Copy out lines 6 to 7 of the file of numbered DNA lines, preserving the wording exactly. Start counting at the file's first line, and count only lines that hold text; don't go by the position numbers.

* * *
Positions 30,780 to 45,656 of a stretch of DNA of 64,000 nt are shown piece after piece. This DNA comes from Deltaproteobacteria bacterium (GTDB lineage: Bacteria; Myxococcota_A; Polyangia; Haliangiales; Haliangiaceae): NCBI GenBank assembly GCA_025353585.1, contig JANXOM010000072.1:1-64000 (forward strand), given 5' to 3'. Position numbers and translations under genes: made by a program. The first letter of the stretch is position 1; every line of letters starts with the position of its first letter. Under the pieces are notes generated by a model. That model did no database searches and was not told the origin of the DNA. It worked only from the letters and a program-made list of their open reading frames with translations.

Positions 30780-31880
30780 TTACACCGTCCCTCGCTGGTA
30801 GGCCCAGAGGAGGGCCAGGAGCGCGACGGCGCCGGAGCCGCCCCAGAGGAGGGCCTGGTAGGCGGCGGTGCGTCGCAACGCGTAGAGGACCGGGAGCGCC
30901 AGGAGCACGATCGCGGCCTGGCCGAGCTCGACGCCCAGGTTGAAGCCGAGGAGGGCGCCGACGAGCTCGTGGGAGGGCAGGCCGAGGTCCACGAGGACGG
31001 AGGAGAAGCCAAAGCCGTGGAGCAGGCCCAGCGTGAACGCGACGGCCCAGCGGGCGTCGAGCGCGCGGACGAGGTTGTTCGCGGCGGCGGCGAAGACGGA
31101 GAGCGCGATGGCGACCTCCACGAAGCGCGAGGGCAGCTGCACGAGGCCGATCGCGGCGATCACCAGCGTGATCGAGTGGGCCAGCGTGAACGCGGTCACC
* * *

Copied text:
31001 AGGAGAAGCCAAAGCCGTGGAGCAGGCCCAGCGTGAACGCGACGGCCCAGCGGGCGTCGAGCGCGCGGACGAGGTTGTTCGCGGCGGCGGCGAAGACGGA
31101 GAGCGCGATGGCGACCTCCACGAAGCGCGAGGGCAGCTGCACGAGGCCGATCGCGGCGATCACCAGCGTGATCGAGTGGGCCAGCGTGAACGCGGTCACC